A stylized drawing of a hand writing with a fountain pen.

“Not a Tragedy” by Mariana Martinez

Mariana Martinez is a fourth-year student in English and psychology. She loves stories in every shape and form and profoundly believes in the power of words. “Not a Tragedy” originates both from her personal and academic views on the writing process. There is always a power imbalance in a story, which is something Mariana has always been aware of, and a big part of why she began to write. Still, life is not always black and white, so her piece reflects on past mistakes to find a better path within the gray area that we live in.

Not a Tragedy

As a child, I aspired to be a muse, to be the subject of such affection, of such adoration that I would be immortalized in the creation of another. I dreamed of being seen, of being loved, of being. Soon, I understood what I was wishing for: my story, told by an outsider until it ceased to be mine, until I became a mere projection of what he saw, or worse, of what he wanted to see. I would spend eternity stared at, discussed, interpreted — and utterly powerless. In the cage of his poetry, I would dance, but never to my beat; I would speak, but none of the words would be mine; I would feel, but only as much as I was permitted. Under such conditions, how could my story be anything but a tragedy? No. I refused.

In fact, I rebelled.

To break free from the ink chains, I would become the narrator, the crafter of the tale. I renounced my part as the beloved, but I gained control. The world was a blank page on which I wrote unending stories of the ones close to my heart. Inspired by their strength, their beauty and their ambition, my emotions flowed freely through my pen. I wrote of what was, what is, and what could have been: a warrior, a thief, a healer, a dragon, a monster, a queen. I wrote reflections of what my soul saw in each of them — of a world that I could see clearly, but in which I never appeared.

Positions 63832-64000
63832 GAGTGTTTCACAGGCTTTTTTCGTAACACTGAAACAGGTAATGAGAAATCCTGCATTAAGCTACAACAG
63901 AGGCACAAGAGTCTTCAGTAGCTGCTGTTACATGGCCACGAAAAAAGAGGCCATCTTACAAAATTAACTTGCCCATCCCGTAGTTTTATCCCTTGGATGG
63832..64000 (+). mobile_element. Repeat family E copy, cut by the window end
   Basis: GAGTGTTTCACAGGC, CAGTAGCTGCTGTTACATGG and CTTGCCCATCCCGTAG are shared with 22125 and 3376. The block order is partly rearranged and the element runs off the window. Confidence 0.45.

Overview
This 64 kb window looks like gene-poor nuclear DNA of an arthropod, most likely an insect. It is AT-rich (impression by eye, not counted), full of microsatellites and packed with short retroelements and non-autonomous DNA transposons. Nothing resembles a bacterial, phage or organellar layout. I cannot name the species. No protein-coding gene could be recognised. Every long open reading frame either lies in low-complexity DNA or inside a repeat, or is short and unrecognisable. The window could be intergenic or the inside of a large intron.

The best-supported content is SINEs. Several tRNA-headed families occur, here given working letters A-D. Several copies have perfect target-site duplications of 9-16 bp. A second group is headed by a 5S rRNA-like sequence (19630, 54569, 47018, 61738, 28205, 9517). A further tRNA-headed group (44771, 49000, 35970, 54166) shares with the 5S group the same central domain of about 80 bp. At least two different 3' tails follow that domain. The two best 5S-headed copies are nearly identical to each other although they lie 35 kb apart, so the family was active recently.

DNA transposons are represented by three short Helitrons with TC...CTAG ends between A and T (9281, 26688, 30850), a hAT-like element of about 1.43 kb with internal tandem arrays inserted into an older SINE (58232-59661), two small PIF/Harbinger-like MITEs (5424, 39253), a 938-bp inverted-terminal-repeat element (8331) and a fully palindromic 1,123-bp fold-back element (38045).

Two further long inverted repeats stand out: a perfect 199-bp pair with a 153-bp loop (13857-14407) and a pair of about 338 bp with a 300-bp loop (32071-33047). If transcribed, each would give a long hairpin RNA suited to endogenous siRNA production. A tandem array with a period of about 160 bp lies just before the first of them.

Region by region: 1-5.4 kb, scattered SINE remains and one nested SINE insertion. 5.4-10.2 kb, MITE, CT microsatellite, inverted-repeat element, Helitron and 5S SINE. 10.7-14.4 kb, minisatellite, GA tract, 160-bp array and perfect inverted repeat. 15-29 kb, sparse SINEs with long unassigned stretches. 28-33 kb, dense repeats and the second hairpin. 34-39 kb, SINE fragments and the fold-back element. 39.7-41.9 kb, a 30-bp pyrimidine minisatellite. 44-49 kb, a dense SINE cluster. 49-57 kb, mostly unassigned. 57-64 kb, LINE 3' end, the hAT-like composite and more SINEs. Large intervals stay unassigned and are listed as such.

Lulled by my own voice, it was too late before I realized that those who gave meaning to my tales were no longer beside me. The reasons for their absences escaped me and the space they left was too tragic to fathom. Instead, I kept creating, immortalizing my loved ones with ink, writing versions of reality where they had stayed. The past was the haven that sheltered me from the present, and the infinite “what ifs” I weaved onto the page shielded me from the future that was looming.

With time, I ran out of words. I went back to read my stories, both to relive my happiest hours and to be comforted by the writing that had fueled me for so long. What I found unsettled me. The writing in my first work was frantic and awkward, the product of a novice who substitutes skill with eagerness. It had no plot and no intent, but there was beauty in its rawness. The pieces that followed were indubitably better. One could say that I was at the level of the greats, of the writers whose asphyxiating love had caged rather than freed — the men that I had rebelled against. I sank into the realization: I was no better than them, reneging my loved ones to the place I had run away from. No wonder they had left.

My irrelevance also disturbed me as I read page after page. The pen in my hand was enough, I had reasoned. Even if I went unnoticed, my truths would carry on. I had called it selflessness when it was self-righteousness; I had called it goodness when it was cowardice.

Facing a reality where I am the only character terrifies me, I have no alternative. I go on. The world that now appears before me is not as gruesome as I suspected, and as I begin to write once more, I have found sweetness even in the bitterest of words. I still have amends to make both with myself and others, but the story I now write about myself is anything but a tragedy.

You can follow Mariana on Instagram @matiana.mg.

This piece is part of the in medias res Jan. 2021 “Reflection” Issue. You can read the full issue under the tag “Jan. 2021.”

Image: Hand schrijvend met een kroontjespen (1836–1912) by Isaac Weissenbruch (Public Domain)